Would you be surprised to learn that soil conditions in urban environments are inhospitable to trees? That’s right. An urban growing environment is vastly different than the ideal conditions found in nature.
Trees growing in urban soils often have small, yellow foliage, which indicates a nutrient imbalance.
Compacted soil, restricted root zones, and competition with turf for nutrients are just a few of the stresses urban trees are under. These challenges are particularly common on commercial properties due to heavier foot traffic, more buildings and pavement.
Unable to access the nutrients they need, trees will struggle. They grow more slowly. Their foliage is smaller and off-color. Leaves die and fall unseasonably. Insect and disease problems occur more frequently.
The best autumn advice for healthy trees is this: get a soil test! Find out now what is, and isn’t, in the soil where your trees and shrubs are living.
Even though it’s mostly hidden underground, the soil is not a mystery. It contains macronutrients – nitrogen, phosphorus, potassium, calcium, magnesium, and sulfur – as well as micronutrients like iron and zinc. These nutrients are necessary for plant growth, but not always present at appropriate levels. Further, certain soil conditions like texture or pH level may make it difficult for plants to access those nutrients that are available.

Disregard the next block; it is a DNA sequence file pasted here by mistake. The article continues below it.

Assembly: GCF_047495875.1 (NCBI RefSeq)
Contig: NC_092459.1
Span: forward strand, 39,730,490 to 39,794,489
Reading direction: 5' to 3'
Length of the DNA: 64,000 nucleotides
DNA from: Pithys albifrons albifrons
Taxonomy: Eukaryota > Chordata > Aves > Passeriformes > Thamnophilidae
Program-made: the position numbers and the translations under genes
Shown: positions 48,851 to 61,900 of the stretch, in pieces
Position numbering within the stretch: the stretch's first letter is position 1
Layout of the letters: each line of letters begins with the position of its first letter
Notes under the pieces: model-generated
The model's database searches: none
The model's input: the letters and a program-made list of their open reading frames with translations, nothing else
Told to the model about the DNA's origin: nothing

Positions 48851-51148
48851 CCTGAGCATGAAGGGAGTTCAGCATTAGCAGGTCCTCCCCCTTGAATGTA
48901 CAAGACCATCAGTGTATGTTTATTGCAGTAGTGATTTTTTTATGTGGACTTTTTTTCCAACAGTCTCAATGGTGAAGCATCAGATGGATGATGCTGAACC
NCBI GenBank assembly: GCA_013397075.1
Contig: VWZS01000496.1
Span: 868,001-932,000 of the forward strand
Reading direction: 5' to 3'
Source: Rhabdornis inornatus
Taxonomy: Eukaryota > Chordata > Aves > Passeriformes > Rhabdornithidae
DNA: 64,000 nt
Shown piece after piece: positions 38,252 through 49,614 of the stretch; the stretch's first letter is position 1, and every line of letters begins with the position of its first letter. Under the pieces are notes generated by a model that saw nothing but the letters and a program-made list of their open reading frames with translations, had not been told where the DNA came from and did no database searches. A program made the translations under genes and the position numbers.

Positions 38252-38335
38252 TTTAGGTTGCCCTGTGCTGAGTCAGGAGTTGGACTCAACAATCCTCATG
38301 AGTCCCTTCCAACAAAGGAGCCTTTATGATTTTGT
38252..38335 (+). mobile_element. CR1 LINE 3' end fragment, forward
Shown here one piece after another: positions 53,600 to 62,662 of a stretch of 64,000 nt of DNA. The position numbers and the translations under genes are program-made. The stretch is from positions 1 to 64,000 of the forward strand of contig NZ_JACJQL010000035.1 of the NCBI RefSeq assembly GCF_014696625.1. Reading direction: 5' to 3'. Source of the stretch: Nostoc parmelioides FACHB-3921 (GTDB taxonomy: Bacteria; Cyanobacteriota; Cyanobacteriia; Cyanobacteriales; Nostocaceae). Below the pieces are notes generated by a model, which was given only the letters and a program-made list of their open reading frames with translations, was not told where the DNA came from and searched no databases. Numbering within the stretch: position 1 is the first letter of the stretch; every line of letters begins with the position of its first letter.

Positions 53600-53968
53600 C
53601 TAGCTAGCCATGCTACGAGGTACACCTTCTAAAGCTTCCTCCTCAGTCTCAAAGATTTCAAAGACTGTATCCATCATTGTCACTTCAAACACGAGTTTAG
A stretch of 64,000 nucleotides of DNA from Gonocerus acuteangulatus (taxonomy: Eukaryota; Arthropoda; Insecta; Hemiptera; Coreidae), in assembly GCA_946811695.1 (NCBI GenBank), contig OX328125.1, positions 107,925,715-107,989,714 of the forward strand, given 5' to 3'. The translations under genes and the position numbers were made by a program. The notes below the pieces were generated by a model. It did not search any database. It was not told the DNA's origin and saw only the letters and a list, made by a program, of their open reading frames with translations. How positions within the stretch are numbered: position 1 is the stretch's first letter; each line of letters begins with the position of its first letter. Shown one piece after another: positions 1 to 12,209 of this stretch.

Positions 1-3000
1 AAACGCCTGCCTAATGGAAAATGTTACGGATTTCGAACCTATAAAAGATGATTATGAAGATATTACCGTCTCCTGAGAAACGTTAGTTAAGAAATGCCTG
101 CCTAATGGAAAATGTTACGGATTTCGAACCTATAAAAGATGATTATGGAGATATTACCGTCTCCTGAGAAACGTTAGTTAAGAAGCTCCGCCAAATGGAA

Nutrient levels and soil characteristics will vary from site to site, and may even differ on the same property. The only sure way to find out about the soil on a specific property is through a soil test. A soil sample is collected from beneath the trees or shrubs and analyzed to determine exact nutrient levels, pH level, organic matter present, and nutrient retention capacity.
Tried and Tested
If you fertilize without a soil test, it’s very possible you’ll see no results. Not only will you waste your investment, but worse, you could harm soil or plants in the landscape through misapplication. Add certain nitrogen fertilizers to a plant with aphids or mites and your infestation may escalate. Create an imbalance of nutrient levels and see your turf suffer as it competes with trees to uptake what’s available.
With soil testing, specific nutrient deficiencies, as well as problems with pH level or amount of organic matter present, can be identified. That means fertilization and soil amendments can be tailored to effectively address problems instead of squandering money and creating new issues.
Timing is Key
The results of a soil test combined with horticultural knowledge provide precise, scientific data that can be used to improve plant health and appearance – if soil treatments are timed correctly. Autumn is an ideal time for this work to be completed because two vital needs can be addressed at once: (1) nutrients aren’t needed for new foliage growth in autumn or winter so trees and shrubs can instead use those nutrients for root development and (2) excess nutrients can be stored so that they are immediately available when the next season’s spring growth begins.
When you have the right information, you can make the right decisions. Soil testing provides that information and should be prioritized on commercial landscapes in the upcoming season.